Wrong family

I got a press release by email from the Philadelphia Orchestra, announcing among other things a "Free Neighborhood Concert," to be given on Dilworth Plaza outside Philadelphia's City Hall. And to quote the release:Program includes:Glinka Overture to Ruslan and LyudmilaTchaikovsky Excerpts from Swan LakeSibelius FinlandiaBizet Excerpts from CarmenBernstein Overture to CandideAn evening of favorite classics for the whole family! Which made me wonder what kind of family they had in mind. The one I thought of was a family from the 1950s, the kind … [Read more...]

Passionate cause

As long as I'm giving space to people who disagree with me, let me give AC Douglas a shout. When he last commented here, on June 22, he put the old debate about the comparative value of pop and classical music in what, for him, is its most important context:It's NOT a question of "best" or "better-than". It's a question, rather, of comparing the artifacts of two essentially incommensurable aesthetic hierarchies which can "no more be compared than one can compare, delectable-wise, the proverbial apples and oranges on the same delectability … [Read more...]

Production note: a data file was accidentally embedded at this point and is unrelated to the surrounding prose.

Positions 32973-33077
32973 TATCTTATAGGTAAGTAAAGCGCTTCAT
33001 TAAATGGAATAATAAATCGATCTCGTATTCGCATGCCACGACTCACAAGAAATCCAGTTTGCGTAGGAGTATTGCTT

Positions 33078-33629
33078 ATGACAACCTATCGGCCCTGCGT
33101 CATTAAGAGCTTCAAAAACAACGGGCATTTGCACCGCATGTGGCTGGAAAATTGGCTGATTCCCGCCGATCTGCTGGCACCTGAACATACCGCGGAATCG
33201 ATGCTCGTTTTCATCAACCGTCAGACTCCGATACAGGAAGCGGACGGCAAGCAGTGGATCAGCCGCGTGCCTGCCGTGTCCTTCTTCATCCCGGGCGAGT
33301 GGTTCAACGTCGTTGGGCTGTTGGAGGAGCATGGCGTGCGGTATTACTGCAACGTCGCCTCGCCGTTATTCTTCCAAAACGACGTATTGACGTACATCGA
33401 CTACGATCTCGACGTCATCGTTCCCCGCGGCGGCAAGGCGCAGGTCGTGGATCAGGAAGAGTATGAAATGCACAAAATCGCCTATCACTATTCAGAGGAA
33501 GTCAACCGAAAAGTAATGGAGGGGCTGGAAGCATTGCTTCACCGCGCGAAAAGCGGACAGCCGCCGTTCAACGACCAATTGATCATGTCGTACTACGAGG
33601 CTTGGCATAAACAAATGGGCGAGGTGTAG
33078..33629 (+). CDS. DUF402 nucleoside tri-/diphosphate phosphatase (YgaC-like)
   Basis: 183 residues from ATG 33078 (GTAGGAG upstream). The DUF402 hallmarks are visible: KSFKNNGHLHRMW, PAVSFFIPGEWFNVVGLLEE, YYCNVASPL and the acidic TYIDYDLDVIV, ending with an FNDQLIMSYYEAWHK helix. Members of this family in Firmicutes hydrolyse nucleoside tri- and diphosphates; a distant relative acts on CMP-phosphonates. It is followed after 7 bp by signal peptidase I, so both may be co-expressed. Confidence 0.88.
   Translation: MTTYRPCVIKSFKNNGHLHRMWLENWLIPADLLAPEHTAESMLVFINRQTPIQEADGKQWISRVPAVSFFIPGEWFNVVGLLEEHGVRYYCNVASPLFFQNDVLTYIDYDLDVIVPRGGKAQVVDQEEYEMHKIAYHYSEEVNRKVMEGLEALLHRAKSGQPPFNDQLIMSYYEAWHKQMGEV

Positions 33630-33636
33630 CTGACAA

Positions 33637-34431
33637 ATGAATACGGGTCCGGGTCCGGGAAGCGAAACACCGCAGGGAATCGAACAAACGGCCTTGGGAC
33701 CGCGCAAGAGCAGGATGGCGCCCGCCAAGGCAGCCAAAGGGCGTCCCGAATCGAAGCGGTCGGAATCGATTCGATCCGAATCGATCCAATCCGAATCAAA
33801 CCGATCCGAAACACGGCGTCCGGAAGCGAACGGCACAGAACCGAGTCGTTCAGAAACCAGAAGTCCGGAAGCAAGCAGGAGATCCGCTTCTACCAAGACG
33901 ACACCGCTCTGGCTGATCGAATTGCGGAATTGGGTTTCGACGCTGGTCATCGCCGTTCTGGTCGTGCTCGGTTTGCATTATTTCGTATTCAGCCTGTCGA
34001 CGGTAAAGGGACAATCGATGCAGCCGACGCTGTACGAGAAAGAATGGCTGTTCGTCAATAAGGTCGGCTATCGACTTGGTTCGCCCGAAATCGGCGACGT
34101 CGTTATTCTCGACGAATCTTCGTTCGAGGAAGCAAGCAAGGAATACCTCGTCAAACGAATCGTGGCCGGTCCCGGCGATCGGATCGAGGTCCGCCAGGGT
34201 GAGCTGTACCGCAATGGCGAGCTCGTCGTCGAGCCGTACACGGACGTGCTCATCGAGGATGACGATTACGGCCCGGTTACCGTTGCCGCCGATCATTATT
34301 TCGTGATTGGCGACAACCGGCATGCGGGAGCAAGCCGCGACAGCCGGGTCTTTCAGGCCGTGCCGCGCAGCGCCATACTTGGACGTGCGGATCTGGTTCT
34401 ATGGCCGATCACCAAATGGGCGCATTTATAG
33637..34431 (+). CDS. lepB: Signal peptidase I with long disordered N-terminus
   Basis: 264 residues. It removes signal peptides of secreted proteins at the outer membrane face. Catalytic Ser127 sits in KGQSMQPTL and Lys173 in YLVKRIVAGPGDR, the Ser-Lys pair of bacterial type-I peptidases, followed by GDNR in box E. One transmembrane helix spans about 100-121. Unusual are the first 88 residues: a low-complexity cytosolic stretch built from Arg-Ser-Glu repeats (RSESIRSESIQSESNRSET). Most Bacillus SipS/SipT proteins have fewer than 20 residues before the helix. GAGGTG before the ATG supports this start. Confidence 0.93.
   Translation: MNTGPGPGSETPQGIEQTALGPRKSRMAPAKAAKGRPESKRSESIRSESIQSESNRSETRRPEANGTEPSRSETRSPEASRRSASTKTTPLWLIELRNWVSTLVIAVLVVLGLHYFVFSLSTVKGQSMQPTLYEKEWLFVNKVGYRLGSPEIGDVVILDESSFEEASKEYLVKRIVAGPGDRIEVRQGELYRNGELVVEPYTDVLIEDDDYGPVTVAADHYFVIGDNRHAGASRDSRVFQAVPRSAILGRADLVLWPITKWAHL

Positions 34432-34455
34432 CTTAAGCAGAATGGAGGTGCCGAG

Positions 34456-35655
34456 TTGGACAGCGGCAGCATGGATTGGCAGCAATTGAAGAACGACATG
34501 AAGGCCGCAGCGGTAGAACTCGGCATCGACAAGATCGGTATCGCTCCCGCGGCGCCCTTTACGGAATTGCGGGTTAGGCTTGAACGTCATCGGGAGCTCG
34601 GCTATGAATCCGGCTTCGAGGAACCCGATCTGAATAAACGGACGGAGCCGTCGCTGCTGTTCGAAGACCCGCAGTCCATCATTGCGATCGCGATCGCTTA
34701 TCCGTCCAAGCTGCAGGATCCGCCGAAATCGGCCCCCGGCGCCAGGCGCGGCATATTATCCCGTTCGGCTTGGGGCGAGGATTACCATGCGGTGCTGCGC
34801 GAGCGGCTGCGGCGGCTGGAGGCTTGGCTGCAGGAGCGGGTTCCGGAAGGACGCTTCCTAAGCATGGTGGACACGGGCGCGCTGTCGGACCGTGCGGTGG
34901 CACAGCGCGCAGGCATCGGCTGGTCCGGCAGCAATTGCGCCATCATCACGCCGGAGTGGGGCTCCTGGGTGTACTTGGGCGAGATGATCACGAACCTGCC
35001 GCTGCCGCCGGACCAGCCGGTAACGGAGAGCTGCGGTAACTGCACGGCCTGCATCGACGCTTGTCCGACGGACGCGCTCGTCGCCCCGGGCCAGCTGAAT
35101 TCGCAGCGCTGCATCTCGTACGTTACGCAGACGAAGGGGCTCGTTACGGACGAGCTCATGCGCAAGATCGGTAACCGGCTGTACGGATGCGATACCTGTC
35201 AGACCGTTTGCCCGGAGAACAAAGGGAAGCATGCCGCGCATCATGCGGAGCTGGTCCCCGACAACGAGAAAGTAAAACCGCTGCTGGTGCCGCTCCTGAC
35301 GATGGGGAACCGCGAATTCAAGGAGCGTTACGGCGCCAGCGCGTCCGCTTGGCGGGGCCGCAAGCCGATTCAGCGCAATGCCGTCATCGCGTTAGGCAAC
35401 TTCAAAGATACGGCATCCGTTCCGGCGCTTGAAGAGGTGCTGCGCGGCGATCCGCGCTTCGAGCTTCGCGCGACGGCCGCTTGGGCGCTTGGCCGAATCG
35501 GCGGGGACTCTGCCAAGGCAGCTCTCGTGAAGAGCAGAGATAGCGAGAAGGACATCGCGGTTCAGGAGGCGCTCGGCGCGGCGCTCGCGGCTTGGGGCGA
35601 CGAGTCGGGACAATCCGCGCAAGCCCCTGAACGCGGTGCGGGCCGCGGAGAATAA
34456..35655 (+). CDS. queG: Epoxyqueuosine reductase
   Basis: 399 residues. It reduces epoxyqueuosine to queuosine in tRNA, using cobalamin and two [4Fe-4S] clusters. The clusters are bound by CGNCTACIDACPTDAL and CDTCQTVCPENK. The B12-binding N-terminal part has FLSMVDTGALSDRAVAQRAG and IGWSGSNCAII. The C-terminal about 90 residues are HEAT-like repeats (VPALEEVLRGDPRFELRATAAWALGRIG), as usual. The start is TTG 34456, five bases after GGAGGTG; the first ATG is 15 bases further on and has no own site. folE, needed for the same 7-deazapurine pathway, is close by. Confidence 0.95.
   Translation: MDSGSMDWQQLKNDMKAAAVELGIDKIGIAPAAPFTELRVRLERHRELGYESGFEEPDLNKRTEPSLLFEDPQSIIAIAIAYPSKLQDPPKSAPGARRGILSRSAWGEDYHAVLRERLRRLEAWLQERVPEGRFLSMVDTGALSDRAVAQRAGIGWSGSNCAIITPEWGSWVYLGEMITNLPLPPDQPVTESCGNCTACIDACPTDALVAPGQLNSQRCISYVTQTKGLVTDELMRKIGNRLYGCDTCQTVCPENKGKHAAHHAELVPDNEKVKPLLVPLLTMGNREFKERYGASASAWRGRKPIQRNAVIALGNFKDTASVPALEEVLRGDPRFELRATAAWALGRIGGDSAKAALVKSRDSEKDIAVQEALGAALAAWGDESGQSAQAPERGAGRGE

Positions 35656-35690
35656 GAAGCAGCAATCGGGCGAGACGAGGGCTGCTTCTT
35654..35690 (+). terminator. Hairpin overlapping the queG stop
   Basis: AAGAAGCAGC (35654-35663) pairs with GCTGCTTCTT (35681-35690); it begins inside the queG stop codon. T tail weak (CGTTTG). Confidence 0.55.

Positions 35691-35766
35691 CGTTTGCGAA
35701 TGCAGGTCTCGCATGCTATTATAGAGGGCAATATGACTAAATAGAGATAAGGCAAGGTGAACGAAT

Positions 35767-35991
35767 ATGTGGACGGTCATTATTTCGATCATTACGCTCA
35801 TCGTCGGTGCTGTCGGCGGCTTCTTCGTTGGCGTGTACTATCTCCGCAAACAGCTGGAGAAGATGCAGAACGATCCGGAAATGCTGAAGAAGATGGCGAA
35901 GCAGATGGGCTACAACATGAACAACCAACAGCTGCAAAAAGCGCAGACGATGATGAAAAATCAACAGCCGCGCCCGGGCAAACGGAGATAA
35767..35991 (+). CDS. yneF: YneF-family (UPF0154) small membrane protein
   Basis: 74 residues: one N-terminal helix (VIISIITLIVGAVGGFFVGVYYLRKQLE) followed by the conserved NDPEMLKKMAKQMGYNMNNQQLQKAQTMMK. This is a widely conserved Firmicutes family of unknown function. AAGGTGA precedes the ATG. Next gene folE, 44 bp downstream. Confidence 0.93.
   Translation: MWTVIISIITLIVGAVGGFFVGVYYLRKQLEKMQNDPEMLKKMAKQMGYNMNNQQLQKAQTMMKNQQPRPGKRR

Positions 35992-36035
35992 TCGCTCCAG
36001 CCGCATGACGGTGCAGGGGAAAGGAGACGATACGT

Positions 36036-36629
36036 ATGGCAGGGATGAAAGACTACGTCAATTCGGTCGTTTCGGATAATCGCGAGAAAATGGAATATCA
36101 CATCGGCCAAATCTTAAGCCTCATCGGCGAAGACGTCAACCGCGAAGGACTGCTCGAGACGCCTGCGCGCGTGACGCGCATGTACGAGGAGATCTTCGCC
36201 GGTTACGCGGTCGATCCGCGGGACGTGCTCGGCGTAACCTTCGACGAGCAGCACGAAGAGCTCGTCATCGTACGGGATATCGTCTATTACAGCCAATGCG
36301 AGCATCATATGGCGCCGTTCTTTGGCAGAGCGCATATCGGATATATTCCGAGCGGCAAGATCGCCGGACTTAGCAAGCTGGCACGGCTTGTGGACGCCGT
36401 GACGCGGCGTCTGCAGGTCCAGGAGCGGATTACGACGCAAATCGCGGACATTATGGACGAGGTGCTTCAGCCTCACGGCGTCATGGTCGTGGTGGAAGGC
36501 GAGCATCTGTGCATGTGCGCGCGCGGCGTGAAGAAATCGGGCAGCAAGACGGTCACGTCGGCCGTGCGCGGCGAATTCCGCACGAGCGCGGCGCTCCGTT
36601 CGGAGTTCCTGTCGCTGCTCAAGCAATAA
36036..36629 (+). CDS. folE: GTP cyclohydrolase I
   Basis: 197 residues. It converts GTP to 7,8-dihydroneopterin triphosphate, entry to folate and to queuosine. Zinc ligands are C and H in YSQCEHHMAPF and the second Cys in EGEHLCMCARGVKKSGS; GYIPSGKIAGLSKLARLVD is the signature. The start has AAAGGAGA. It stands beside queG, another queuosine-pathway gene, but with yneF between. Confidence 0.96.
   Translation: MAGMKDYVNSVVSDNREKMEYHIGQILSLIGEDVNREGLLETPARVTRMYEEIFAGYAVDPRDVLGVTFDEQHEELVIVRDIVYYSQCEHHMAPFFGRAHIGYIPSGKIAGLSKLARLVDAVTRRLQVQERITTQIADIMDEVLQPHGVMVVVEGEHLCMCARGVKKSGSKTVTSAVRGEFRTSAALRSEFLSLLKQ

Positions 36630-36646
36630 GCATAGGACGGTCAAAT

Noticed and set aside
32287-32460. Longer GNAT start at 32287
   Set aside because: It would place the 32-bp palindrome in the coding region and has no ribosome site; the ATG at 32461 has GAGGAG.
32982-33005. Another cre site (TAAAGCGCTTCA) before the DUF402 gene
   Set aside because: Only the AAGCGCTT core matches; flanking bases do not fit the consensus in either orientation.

Comments restored

I've restored the comments I deleted by mistake. It's a rough and ready restoration -- links, for instance, are no longer clickable in one comment (though the URL is there, so you can copy and paste it).But the comments are back. As I've said many times, they're an invaluable part of the blog. … [Read more...]

Mea culpa

I was deleting spam comments, and -- due to slip on the touchpad -- deleted some real ones as well. I've checked, and there's no way to bring them back. That's one of the annoyances about the Movable Type software we use on this blog, but later for that. Right now I apologize. This was my fault, and valuable comments disappeared.I can restore them in another way, though. I get email notifications of every comment that appears, with the full comment text. I'll take the vanished ones, and either make them a new blog post, or (a better idea) new … [Read more...]

Old story